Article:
• Evening storytime and LEGO fun offered Lexington Park will hold an evening storytime on Nov. 2 at 6 p.m. followed by LEGO fun at 6:30 p.m. Charlotte Hall and Leonardtown will offer their evening storytime on Nov. 3 at 6 p.m. followed by LEGO fun at 6:30 p.m. • Friends’ mini book sale set for Sunday The Friends of the Library will hold a mini book sale on Leonardtown Library’s front sidewalk on Sunday, Nov. 6 from 11 a.m. to 3 p.m. Rain date will be Nov. 13. • Artist holds opening reception An opening reception will be held for Allen Price on Nov. 10 from 5 p.m. to 8 p.m. at the Lexington Park Library Art Gallery. Price’s photography, which ranges from wildlife to waterfalls to gardens goes on display Nov. 1 and runs through Dec. 15. Artists interested in displaying their artwork should contact Candy Cummings at 301-863-6693.

Cat of the Week

PURR GIRL

I was born in early summer of 2011. I was born in a feral colony where a man has been feeding us. He contacted Feral Cat Rescue and they have been helping him get everybody vetted so there will not be any more babies. I was destined to go back to the colony and live an outside life but thankfully Diane who is one of the volunteers at Feral Cat Rescue decided to try to find me a home. You see, she put me in her bathroom to recover from surgery and she realized what a love girl I really am. I was not the least bit feral. Whenever she opened the door, I would run over to see her. Now I run around her whole house and when she touches me, I instantly purr. I also love, love to play. I love to chase balls especially. When my foster mom spins the ball in the spinning thing, it is my job to stop it which I do with such zeal! Please fill out an application at www. feralcatrescuemd.org and email it to Diane at moonandhunt@hotmail.com If you have questions about me, you can call her at 301-481-0171 Looking forward to my new life with you, Whitney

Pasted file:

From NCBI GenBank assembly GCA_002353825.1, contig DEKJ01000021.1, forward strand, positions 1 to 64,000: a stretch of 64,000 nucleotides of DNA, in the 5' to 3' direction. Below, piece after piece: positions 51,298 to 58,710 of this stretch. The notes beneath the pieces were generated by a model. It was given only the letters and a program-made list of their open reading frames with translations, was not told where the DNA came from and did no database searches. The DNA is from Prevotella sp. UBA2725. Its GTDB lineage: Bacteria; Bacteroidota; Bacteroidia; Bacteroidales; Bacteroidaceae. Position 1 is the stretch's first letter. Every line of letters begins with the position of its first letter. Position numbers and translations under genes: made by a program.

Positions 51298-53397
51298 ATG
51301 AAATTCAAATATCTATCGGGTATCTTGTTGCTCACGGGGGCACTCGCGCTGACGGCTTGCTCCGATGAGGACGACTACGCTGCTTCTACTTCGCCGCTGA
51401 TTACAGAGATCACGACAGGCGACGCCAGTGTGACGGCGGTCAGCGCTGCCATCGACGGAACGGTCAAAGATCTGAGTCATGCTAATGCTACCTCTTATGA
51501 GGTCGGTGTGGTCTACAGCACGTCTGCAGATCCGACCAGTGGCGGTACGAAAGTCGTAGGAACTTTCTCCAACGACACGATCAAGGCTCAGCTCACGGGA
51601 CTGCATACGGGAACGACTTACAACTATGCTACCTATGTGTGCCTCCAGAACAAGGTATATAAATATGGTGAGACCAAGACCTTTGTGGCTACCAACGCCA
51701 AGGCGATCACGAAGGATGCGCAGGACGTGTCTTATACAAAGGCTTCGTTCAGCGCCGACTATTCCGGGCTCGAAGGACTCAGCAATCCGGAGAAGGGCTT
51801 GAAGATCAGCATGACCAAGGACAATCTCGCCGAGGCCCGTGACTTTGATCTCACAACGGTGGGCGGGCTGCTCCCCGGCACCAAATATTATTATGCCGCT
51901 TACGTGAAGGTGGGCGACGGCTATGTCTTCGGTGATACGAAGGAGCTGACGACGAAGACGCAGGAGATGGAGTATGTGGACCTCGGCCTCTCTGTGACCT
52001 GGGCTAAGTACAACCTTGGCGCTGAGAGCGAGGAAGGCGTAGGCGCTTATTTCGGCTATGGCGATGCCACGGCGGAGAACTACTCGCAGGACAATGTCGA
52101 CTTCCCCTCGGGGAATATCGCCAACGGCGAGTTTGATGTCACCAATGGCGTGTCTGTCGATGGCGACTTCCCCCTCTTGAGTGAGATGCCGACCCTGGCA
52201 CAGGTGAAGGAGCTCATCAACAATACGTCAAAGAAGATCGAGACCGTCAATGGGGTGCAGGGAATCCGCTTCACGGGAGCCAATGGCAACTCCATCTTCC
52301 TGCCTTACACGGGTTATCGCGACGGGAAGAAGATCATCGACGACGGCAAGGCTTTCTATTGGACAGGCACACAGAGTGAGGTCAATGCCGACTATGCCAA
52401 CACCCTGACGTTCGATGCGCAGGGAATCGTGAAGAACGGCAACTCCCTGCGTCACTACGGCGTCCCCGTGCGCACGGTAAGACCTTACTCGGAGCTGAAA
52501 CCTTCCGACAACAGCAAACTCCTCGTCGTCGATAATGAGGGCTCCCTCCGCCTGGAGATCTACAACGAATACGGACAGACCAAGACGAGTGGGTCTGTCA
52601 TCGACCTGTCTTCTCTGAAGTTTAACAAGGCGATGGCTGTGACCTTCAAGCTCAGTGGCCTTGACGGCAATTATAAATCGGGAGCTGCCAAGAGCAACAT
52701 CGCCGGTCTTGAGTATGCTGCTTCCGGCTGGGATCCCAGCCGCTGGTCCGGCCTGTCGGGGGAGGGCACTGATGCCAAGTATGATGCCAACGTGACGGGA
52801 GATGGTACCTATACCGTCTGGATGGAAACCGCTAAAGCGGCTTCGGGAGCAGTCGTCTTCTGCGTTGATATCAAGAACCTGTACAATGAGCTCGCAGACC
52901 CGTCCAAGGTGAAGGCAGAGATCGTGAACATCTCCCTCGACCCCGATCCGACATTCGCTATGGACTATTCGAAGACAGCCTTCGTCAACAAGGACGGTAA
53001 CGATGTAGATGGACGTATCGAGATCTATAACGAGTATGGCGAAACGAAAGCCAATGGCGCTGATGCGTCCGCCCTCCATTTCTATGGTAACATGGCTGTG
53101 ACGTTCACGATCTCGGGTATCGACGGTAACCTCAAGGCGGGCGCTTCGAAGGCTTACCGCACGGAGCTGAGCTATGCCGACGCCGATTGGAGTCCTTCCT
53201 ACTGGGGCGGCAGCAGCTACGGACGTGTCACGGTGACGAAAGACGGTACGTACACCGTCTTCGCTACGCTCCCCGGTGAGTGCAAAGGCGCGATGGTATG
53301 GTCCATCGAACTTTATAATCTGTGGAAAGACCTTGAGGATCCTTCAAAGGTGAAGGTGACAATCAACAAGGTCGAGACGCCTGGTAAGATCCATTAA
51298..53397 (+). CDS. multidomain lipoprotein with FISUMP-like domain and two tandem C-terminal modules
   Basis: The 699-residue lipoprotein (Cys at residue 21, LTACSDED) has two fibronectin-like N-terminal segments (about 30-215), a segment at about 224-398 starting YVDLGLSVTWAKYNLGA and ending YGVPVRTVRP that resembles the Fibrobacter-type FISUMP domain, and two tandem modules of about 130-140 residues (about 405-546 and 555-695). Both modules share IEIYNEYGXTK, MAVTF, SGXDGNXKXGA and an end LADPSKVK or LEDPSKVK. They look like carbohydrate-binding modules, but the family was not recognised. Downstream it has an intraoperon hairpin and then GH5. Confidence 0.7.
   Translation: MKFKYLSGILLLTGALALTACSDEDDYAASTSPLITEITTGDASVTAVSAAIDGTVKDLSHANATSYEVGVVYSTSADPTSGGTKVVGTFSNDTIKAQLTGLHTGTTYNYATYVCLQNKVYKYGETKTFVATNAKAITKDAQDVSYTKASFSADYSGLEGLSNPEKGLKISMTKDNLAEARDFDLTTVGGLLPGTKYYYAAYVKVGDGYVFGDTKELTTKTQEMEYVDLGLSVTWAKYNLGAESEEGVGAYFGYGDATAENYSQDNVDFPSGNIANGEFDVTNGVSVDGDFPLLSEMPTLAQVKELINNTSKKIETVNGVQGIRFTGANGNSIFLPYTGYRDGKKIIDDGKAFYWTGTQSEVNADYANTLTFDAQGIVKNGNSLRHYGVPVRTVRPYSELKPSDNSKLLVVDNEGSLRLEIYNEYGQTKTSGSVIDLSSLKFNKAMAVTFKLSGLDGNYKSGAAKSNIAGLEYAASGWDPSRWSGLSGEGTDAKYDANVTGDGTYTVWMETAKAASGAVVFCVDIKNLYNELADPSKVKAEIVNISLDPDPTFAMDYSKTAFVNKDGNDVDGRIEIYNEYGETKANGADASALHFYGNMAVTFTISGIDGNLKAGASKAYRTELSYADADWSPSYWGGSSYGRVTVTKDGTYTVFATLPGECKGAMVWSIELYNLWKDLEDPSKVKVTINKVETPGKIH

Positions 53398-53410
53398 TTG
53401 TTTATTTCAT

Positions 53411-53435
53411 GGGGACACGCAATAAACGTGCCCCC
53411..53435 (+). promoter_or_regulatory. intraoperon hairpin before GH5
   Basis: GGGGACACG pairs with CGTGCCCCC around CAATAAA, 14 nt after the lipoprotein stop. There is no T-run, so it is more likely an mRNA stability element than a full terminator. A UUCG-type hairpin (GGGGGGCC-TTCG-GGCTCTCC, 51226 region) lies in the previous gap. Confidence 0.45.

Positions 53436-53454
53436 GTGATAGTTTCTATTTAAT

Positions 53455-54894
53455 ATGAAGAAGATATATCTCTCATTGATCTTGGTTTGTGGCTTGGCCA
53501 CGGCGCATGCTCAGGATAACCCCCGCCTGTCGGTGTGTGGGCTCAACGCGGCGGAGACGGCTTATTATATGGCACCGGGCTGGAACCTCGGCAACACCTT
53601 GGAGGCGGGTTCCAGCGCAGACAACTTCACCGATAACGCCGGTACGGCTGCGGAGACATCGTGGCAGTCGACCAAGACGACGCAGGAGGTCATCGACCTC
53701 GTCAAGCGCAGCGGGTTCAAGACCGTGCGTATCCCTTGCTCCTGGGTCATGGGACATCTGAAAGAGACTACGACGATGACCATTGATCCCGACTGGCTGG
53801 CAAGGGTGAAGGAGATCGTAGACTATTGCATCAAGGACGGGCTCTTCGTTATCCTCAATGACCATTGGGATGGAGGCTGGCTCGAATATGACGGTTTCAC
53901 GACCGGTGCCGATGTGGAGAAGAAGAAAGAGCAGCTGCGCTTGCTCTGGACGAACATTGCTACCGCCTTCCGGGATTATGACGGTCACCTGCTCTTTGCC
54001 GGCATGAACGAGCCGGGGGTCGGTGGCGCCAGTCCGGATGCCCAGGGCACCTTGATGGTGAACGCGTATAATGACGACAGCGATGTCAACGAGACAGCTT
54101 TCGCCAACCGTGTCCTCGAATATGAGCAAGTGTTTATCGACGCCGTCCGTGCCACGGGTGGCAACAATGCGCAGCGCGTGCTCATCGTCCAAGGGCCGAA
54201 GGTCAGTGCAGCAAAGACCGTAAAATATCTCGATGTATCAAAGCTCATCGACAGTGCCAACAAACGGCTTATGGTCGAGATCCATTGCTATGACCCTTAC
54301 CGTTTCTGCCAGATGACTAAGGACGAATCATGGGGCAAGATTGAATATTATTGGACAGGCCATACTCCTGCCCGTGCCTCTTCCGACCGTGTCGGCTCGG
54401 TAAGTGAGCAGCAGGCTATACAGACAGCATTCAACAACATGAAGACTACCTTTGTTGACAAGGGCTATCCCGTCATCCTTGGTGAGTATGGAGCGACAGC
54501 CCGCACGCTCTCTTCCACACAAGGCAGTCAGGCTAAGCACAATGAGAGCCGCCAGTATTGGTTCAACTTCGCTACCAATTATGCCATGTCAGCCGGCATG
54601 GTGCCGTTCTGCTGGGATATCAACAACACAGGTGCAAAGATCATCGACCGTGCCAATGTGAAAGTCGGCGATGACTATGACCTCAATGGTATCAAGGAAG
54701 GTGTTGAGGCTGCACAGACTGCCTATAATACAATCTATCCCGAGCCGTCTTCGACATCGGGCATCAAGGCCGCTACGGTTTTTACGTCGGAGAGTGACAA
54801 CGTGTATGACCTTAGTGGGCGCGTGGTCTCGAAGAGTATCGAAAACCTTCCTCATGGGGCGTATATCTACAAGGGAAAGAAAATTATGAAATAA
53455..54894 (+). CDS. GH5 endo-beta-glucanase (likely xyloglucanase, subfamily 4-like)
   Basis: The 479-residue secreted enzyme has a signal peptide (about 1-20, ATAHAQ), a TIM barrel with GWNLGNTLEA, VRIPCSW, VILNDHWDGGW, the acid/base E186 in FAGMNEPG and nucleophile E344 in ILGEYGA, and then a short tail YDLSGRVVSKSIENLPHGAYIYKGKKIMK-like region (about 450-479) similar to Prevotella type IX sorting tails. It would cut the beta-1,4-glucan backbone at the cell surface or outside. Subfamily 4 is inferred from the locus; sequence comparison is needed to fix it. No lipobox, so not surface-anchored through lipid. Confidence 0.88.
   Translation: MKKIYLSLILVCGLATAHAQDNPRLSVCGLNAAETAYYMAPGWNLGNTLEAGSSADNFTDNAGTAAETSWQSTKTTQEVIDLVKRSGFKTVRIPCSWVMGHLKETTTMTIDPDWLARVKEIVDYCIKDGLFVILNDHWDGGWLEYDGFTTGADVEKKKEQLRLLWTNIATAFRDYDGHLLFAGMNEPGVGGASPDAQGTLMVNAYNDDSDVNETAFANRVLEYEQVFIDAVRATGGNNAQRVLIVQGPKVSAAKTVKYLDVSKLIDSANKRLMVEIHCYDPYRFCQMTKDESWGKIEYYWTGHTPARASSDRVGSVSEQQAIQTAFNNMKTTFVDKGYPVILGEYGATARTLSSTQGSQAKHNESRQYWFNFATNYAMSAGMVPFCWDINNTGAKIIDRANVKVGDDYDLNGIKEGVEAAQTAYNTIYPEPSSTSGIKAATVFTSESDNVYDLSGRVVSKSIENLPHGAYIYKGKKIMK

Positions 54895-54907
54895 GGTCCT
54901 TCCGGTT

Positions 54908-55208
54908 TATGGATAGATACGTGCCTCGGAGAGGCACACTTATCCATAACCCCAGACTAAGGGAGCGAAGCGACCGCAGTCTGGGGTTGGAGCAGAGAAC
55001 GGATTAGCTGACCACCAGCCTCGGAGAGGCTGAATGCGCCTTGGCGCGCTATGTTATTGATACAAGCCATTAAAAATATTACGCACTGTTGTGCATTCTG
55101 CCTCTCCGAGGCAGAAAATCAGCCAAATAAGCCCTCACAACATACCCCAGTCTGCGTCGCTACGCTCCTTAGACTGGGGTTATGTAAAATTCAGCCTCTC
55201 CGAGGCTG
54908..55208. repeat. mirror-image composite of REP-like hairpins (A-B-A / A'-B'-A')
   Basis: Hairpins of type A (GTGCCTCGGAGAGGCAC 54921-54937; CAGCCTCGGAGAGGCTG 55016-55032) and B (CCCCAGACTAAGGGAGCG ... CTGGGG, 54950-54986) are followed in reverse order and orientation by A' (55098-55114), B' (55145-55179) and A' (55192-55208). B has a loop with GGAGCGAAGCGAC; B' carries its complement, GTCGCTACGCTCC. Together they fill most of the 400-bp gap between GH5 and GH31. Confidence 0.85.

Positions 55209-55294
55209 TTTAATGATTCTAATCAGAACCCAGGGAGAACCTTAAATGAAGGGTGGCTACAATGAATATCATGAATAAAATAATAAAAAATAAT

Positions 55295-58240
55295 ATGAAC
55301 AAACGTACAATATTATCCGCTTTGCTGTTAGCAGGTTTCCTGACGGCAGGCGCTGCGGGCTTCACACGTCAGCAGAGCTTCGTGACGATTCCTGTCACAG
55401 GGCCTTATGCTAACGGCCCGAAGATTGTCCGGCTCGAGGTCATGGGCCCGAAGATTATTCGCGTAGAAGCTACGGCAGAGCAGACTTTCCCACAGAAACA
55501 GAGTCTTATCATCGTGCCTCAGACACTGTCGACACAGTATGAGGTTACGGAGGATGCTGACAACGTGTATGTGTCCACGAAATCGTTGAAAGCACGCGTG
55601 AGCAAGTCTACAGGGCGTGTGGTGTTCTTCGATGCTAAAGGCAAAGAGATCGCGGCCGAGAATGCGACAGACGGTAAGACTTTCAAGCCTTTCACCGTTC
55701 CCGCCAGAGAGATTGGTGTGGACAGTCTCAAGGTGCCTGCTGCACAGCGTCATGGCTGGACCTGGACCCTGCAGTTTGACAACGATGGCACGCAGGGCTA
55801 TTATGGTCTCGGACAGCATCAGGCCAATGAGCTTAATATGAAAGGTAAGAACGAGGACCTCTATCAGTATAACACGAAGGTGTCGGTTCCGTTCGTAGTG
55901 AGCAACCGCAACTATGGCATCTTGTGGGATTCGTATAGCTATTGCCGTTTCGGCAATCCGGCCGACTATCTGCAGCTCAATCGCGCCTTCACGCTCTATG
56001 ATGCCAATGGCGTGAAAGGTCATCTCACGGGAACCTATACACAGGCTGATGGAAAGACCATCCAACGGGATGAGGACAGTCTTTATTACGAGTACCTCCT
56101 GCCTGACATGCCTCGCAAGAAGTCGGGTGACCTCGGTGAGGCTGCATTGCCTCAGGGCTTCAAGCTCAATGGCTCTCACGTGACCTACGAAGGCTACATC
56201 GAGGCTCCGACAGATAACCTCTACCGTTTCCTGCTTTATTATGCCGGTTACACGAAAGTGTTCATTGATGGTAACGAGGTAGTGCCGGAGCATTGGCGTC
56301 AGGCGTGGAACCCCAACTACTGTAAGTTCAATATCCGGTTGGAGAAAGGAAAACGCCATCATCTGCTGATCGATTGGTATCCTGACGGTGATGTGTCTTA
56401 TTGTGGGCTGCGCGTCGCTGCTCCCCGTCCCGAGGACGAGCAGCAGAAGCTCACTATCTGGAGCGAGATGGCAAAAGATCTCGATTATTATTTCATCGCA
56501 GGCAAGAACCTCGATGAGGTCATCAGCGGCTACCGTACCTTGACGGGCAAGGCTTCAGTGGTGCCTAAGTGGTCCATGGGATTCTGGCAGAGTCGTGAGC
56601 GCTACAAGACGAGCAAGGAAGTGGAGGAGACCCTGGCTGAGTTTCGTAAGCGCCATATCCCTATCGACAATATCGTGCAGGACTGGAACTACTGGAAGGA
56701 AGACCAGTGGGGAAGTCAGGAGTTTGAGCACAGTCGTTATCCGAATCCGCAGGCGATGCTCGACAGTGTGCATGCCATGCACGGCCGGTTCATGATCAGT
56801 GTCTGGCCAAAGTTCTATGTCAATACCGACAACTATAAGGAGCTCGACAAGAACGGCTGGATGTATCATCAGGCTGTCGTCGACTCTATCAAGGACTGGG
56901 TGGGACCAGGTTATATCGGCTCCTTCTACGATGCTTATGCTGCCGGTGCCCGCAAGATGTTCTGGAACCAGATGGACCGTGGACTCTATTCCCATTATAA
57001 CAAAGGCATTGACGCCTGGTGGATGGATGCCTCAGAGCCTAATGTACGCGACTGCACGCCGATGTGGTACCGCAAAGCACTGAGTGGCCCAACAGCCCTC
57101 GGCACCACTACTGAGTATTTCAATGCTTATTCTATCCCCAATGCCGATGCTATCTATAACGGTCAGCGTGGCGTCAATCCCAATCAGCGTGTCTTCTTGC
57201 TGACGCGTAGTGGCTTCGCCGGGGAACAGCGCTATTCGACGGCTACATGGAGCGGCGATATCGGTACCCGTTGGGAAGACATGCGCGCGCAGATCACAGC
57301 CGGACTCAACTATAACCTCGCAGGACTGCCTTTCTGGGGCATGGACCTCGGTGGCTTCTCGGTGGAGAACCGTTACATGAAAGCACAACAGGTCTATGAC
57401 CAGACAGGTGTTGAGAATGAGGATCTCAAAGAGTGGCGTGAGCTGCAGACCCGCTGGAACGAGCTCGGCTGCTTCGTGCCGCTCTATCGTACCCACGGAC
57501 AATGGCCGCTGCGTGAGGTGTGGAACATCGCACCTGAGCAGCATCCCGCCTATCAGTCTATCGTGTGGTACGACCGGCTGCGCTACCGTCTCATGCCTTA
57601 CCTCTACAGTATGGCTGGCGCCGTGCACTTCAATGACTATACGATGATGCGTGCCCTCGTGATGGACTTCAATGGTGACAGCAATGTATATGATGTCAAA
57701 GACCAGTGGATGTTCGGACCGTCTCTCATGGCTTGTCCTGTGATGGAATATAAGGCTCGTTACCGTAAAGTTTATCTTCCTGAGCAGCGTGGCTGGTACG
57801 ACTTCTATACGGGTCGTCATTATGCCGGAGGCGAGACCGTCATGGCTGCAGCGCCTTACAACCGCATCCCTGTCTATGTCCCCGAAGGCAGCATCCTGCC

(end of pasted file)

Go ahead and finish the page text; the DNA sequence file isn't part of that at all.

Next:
PEt of the Week Hello Everyone, My name is Garth and I am a sweet and lovable male collie/beagle mix. I am a little shy and just need someone who can give me lots of love and attention. I was born on July 1, 2010 and am looking for a family who will love and cherish me the rest of my life. Our one sister found a home and I still have another sister and two brothers who are looking for families to call their own. We would love to be home for the holidays! We are current on vaccinations, neutered, crate trained, heart-worm negative and identification micro chipped. If you have a place in your heart and home for me please contact Lora@secondhoperescue.org or call 240-9250628. Please Adopt, Don't Shop !!!

Your Online Community For Charles, Calvert, and St. Mary’s Counties New to the area? Lifelong resident?

Stop by and see what Southern Maryland Online has to offer! • Stay abreast of local happenings • Check our highly popular classifieds • Speak your mind in the forums • Enter our contests and win terrific prizes

Over 250,000 Southern Marylanders can’t be wrong!

www.somd.com


The County Times

Thursday, October 27, 2011

24

The County Times is always looking for more local talent to feature! To submit art or band information for our entertainment section, e-mail carriemunn@countytimes.net.

Halloween Activities For All

Whether spooky or safe, St. Mary’s offers many options for folks to get out and enjoy Halloween and fall festivities. Safe trick-or-treating, events with something for everyone, and fun stuff for kids can be found at: Trick-or-Treat on the Square Downtown Leonardtown, Saturday, Oct. 29